#16. Prevailing trade winds keep the eastern side of the island cooler and cause more rainfall there than elsewhere on the island.
#17. Only two percent of their natural habitat remains so many of the 700 species of indigenous Mauritius plants are threatened with extinction. Introduced plants and animals compete and destroy their seedlings and fruit.
#18. Through the Mauritius Wildlife Fund, the island has worked hard to become an international standard for the protection of endangered species and natural resources. Some of the world’s rarest birds are here, including the Pink Pigeon.
#19. Before the arrival of the Portuguese in 1507, the absence of terrestrial animals on the island allowed for the evolution of flightless birds and large reptiles on Mauritius, such as the four million year old relative of the pigeon called the Dodo.
#20. The 50 pound Dodo had no predators to attack them and gradually they lost their need (and therefore their ability) to fly.
#21. As Mauritius became a stopover for sailors and their ships on the spice trade route, the Dodo provided much appreciated fresh meat for the men on their layover.
#22. When the Dutch settled on the island, their ships brought rats, pigs, and monkeys to the land. These animals hunted and ate the Dodos’ eggs from their ground nests. Eating the eggs and the adults significantly reduced the Dodo population.
#23. Within a hundred years of the arrival of man the once plentiful Dodo became a rare bird. The last one was killed in 1681. Today it is the national bird of the country, even though it is extinct.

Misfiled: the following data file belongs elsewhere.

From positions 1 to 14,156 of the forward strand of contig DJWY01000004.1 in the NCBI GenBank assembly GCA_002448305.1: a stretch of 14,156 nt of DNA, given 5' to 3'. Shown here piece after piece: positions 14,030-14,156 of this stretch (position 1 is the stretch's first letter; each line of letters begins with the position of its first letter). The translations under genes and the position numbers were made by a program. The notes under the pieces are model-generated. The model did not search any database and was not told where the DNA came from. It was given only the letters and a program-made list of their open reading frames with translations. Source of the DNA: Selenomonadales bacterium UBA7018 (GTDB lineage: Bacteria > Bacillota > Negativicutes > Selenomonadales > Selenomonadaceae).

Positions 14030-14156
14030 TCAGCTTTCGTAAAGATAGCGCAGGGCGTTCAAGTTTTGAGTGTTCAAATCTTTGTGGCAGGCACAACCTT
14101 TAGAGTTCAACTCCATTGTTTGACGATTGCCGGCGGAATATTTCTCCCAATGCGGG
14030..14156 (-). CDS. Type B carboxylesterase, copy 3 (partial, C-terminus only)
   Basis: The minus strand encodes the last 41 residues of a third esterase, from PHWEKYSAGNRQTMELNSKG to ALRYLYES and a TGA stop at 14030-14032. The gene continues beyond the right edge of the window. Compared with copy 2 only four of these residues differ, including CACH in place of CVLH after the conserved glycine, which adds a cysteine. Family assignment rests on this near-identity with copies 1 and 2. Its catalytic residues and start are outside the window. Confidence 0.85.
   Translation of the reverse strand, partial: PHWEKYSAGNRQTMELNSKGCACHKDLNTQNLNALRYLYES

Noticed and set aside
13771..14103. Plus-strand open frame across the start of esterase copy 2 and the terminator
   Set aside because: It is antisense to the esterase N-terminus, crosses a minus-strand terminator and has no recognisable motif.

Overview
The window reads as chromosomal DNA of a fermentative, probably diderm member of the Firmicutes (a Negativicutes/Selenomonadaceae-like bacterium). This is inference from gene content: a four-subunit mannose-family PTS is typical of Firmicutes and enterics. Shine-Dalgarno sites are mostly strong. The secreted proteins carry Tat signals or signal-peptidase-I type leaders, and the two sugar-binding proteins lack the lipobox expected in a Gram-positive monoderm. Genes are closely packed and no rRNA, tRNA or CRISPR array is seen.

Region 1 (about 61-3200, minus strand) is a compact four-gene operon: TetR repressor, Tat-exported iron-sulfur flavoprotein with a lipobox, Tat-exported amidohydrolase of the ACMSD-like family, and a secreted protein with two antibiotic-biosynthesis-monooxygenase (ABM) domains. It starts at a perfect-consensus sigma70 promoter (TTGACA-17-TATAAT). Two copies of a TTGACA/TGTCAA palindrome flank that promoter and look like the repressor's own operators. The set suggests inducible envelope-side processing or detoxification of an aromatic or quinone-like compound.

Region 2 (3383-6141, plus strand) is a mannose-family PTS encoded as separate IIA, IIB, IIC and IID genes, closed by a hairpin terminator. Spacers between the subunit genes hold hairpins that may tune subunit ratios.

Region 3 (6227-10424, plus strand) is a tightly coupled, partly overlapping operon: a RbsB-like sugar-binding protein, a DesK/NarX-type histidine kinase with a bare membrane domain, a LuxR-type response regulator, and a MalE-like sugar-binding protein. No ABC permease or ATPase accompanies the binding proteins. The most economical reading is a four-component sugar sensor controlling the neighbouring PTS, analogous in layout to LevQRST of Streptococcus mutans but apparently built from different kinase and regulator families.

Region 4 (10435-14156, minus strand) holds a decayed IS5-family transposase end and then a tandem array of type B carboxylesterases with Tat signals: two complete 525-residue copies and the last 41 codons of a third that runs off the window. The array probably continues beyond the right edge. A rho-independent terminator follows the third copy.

People, Economy and Culture
#24. Mauritius has the highest population density of any African country. The multiethnic population features Indian, African, European (predominantly French) and Chinese people.
#25. French and English are both spoken here, but the mother tongue of most of the islanders is Creole, a patois of French.
#26. Though many of the people look and dress like Indians, they don’t speak the language. Mauritius is the only country in Africa where Hinduism is the dominant religion, however.
#27. Sugar and tea exports are the mainstays of the economy, with tourism second. Mauritius received the World Leading Island Destination Award three times this decade.
#29. The capital city is Port Louis. This is the country’s economic hub and is home to over 40 percent of the country’s population.
#30. Public and national holidays revolve around Hindu, Christian, Muslim and Chinese religious festivals.
#31. Mauritius’ cuisine is a combination of Creole, French, Chinese and Indian influences. Spices are an important part of all dishes.
#32. Mauritian poet and playwright Dev Virahsawmy has translated several of Shakespeare’s plays into Mauritius’ Creole. These have been performed in the island’s theater.
#33. ‘Sega’ is the national folk dance of Mauritius. Its African origins can be traced back to the 18th century when it was performed by slaves as a way to forget their miserable existence.